Serving soldiers often find it difficult to find accommodation in any other way than by Army married quarters. The conditions of their life often make it difficult for them to get on the lists of housing authorities. This is a matter of first importance from the point of view of Army recruiting, the general efficiency of the Army and the welfare of the troops. To give ordinary justice to soldiers as compared with other sections of the community, Army married quarters should be used as far as humanly possible entirely for the purpose for which they were constructed, to give homes to serving soldiers and their families.

It is necessary to give something of this general background in order to depict in its proper perspective the particular case in which the hon. Member for Galloway (Mr. McKie) betrayed so much interest. Unfortunately not all Army married quarters are at present used for their proper purpose, some of them are accommodating the families of soldiers who are serving overseas, some of them are still in need of repairs, and some of them are occupied by persons who are known to us in our official language as irregular occupants. During last Session I was asked what was an irregular occupant. On the spur of the moment I replied that it was someone who was occupying quarters who ought not to be so doing. Here we have the precise example of an irregular occupant. It is true that in most of the cases, it may be in all the cases, the men and women on whose behalf my hon. Friend has raised this question, are ex-soldiers and their families, but those ex-soldiers are now civilians and I think it will be agreed that their housing is not one of the responsibilities of the War Department.

Mr. Emrys Hughes

I am sorry to interrupt my hon. Friend and also for the fact that in the circumstances he has to make a difficult reply, but I pointed out that one of these ex-sergeants is actually still in the employ of the War Office and is still a Territorial clerical worker.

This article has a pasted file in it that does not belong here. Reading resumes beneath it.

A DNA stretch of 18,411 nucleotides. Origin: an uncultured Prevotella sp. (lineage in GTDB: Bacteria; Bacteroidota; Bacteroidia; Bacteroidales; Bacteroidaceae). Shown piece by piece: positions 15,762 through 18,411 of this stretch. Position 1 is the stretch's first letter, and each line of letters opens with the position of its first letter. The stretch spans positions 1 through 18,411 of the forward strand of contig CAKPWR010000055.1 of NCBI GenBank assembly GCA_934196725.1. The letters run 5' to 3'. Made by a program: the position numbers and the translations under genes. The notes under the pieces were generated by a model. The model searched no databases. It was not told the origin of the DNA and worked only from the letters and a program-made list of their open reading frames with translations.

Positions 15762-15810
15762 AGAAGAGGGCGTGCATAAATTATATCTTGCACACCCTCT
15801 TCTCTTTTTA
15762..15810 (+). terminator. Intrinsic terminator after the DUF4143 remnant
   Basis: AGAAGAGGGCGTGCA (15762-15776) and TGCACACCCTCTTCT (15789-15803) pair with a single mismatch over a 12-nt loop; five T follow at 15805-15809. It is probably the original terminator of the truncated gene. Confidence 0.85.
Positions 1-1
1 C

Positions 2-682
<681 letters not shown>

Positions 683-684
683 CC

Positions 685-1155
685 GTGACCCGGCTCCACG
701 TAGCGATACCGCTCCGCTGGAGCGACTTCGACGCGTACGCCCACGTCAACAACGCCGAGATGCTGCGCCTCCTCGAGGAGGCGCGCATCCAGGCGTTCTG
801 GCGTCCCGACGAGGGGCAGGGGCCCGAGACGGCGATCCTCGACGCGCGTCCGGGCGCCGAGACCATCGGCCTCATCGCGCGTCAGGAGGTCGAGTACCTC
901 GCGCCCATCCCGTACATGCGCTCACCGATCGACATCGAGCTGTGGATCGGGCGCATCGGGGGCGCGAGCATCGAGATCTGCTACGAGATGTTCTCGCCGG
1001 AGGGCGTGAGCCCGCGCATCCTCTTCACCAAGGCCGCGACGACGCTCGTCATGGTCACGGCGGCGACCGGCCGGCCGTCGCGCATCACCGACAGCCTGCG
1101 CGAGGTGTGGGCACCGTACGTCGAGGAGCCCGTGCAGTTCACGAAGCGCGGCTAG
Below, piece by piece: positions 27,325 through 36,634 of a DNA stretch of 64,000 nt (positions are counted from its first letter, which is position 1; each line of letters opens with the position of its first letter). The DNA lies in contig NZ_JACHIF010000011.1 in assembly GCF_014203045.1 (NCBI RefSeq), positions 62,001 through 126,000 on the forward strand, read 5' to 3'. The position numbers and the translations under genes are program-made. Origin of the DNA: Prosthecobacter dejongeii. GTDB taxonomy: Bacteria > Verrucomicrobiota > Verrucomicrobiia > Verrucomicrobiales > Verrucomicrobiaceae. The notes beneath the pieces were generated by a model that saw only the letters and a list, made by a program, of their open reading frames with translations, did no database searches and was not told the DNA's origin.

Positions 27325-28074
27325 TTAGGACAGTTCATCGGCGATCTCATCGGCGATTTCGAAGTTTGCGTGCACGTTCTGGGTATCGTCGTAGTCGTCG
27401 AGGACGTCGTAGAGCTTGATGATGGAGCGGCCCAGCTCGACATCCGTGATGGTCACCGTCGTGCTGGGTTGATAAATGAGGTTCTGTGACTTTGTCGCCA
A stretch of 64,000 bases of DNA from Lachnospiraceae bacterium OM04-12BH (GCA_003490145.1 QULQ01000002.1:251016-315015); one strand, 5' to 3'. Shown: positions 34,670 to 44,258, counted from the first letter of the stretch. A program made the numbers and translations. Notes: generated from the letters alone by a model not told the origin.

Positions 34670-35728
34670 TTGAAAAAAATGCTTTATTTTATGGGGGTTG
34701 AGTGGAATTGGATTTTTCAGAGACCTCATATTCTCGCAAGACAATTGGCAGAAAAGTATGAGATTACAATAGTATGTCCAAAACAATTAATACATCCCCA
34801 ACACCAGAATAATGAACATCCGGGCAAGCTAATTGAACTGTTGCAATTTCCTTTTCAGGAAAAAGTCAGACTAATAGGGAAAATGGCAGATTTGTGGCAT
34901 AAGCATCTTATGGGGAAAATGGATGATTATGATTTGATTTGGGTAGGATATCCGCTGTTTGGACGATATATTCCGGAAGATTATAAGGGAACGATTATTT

Mr. Stewart

If he were what is known as a key civilian doing a particular kind of work that would give him an entitlement to married quarters, but from what has happened I think that the man concerned does not fall into that category—he is not one of those for whose housing the War Department can be regarded as responsible.

When we get irregular occupants of that kind in Army married quarters, what is the choice with which we are faced? On the one hand, it is very hard to turn anyone out of any accommodation at the present time. If we merely sought to avoid such attacks as have been made upon us this evening, we could take the easy way and leave it at that. But what would be the result? Serving soldiers who have in many cases been separated from their families for a long time would have to go on waiting. It would mean that the families for whom these quarters are constructed would be denied accommodation and that persons for whom we had not a responsibility would continue to occupy those quarters.

I should not wish it to be thought that we took a narrow and Departmental view on this matter. Our first responsibility is to the serving soldier and his family, but if the House will bear with me while I state how we have dealt with these particular cases I feel sure that it will be agreed that we have not taken a narrow or Departmental view. We gave long warning to the families concerned. One family was first warned of the situation in June, 1947. A six months extension of the period for which they might stay was later granted. Finally, my right hon. Friend gave his authority for this eviction in July this year, rather more than 12 months after the situation was first put to those concerned.

That gives the family an opportunity to make it clear to the local authority, who have the immediate responsibility for housing them, what the position is. We sometimes feel that they are in a stronger position to represent their case to the local authority if we make it clear that after a certain time we must evict. It was right to give these warnings and the date at which we proceeded in the case I have quoted shows that we did not proceed with any inhuman haste in this matter. The same is true of another family. The first warning was given in June, 1947, and authority for eviction was granted in July of this year. In another case the warning was given more recently, in December, 1947, but even in that case eight months elapsed before final authority was given for the eviction. There was no unreasonable haste about this matter.